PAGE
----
Foreclosure Prevention

Free help is a phone call away.

Free help is a phone call away.

It is not too late to find help

If you have received a foreclosure notice in the mail, it’s not too late to talk to a housing counselor and learn what options you still have. Help is available to all Oregonians from certified housing counselors who can give you sound advice and guidance. The assistance is free, confidential, and available in multiple languages.

Housing counselors are knowledgeable, dedicated, and experienced professionals. They specialize in helping families in various stages of their housing experience, including when times are tough. The sooner you call, the more options you have. Reach out today.

You don't have to go it alone

The following are some of the programs and resources available to eligible Oregon homeowners. A certified housing counselor can help you navigate all of the options available to you. 

Homeowner Assistance Fund

If you experienced financial hardship due to the pandemic, you may be eligible for help through the Oregon Homeowner Assistance Fund. The Oregon Homeowner Assistance Fund helps those who have fallen behind on their mortgage payments and other housing expenses.

If you are in foreclosure and meet the eligibility requirements, you must work with a HAF intake partner to evaluate your workout options and the possibility of submitting a HAF application.

Foreclosure Avoidance Program

Help is available for homeowners who are struggling to make their mortgage payments. The Oregon Foreclosure Avoidance Program helps homeowners avoid foreclosure. Before beginning a foreclosure, most lenders must request a resolution conference with the homeowner.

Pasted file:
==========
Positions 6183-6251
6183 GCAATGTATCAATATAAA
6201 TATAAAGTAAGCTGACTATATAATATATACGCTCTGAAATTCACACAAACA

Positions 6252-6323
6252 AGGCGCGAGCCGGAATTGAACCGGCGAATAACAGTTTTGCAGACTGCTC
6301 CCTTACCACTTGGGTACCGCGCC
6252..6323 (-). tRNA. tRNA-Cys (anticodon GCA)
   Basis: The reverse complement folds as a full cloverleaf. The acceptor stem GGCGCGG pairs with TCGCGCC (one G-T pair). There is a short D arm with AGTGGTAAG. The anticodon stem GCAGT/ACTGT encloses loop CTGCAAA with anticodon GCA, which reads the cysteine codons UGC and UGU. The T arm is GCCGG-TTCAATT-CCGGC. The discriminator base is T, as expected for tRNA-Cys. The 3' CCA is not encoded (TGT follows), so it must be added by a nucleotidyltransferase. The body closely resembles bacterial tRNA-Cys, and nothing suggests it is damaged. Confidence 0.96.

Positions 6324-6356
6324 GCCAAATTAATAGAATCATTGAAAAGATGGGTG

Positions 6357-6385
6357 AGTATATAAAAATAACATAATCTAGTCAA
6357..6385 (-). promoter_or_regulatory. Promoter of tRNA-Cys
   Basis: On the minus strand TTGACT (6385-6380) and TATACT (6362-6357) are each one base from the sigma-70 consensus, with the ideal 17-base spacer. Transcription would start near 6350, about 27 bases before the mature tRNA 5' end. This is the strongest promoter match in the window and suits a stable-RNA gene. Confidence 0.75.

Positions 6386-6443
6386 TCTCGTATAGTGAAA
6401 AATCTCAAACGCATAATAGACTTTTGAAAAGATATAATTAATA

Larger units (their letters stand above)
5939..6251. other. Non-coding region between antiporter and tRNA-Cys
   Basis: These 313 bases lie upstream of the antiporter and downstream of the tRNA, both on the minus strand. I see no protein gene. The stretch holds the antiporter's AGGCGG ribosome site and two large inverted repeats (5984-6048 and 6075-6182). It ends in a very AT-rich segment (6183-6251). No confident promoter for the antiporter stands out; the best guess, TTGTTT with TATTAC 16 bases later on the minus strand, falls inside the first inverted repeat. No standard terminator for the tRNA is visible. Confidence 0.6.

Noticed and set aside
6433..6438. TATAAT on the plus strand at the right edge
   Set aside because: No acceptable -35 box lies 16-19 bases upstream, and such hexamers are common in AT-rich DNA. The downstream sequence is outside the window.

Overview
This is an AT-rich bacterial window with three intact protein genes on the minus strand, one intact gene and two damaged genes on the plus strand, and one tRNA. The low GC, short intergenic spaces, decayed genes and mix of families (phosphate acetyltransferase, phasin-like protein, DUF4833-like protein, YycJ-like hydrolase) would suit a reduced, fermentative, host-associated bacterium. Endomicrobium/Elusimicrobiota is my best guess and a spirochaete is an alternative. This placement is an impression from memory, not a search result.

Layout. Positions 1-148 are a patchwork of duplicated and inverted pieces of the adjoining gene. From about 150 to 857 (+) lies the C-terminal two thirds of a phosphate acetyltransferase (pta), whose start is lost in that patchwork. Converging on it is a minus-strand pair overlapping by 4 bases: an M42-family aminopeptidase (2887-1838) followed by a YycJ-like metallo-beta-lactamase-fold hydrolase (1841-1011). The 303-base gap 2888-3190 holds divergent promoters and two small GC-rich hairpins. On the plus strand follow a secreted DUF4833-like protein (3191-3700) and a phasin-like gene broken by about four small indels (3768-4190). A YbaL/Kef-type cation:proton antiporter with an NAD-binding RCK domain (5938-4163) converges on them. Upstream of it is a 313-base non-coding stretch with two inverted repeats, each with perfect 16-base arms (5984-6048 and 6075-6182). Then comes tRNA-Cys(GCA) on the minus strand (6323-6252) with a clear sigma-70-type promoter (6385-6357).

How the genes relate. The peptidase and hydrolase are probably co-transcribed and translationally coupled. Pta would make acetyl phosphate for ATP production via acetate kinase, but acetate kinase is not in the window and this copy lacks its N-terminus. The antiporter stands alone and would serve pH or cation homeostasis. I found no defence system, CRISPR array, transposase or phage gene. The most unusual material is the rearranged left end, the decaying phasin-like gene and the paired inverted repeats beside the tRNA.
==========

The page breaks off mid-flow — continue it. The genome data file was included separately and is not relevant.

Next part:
It is important to respond to the request for a resolution conference from your lender. Participation in the program will help you explore all options to avoid foreclosure. If you agree to participate, your lender will not be able to initiate any foreclosure proceeding until it has met the requirements of the program and attended a resolution conference with you.

If you have not received a request for a resolution conference from your lender, but think it would be helpful, you may be able to request one with your lender.

Oregon Homeowner Legal Assistance (OHLA) Project

The Oregon Homeowner Legal Assistance (OHLA) project provides free or reduced-cost legal services to low- and moderate-income Oregonians whose homeownership is at risk due to economic factors caused by the COVID-19 pandemic. Homeowners can apply for legal assistance by calling the toll-free OHLA intake line, 1-855-503-2598. 

Other Possible Avenues for Staying In Your Home

If you get behind on your mortgage payments, you may be able to keep your home by negotiating a solution with your mortgage servicer. A certified housing counselor can help you navigate your options with free and confidential support.

If your situation is temporary
If your financial situation will be resolved in the short term, work with the servicer or a housing counselor to set up a plan for mortgage reinstatement, forbearance, or a repayment plan. Explain your willingness to commit to a payment plan until you are in a better position to resume your regular payments.

  • Mortgage reinstatement – if you have enough cash (examples would include a work bonus, tax refund, or settlement payout), you can reinstate your mortgage by making up all the missed payments, plus fees and interest, in one lump sum
  • Forbearance – a forbearance is a temporary period of time during which a regular monthly mortgage payment is reduced or suspended
  • Repayment – you promise to pay down past due amounts on a mortgage while continuing to make regular monthly payments on a property (this is often tied to a forbearance plan)

If your situation is long term or permanent
Sometimes situations happen beyond our control, such as a medical emergency, job loss, or divorce. In these cases your servicer may allow a loss-mitigation plan such as a mortgage loan modification or reverse mortgage.

Protect yourself from mortgage scams

If you are struggling with your mortgage, you may receive information by mail or telephone with promises of a quick-fix or easy solution to your mortgage problem. Scammers will even create letters or advertisements that look like they came from your mortgage company. If you receive a call, text, email, or offer in the mail, call your mortgage company using the phone number on your mortgage statement, and ask if the communication came from the mortgage company.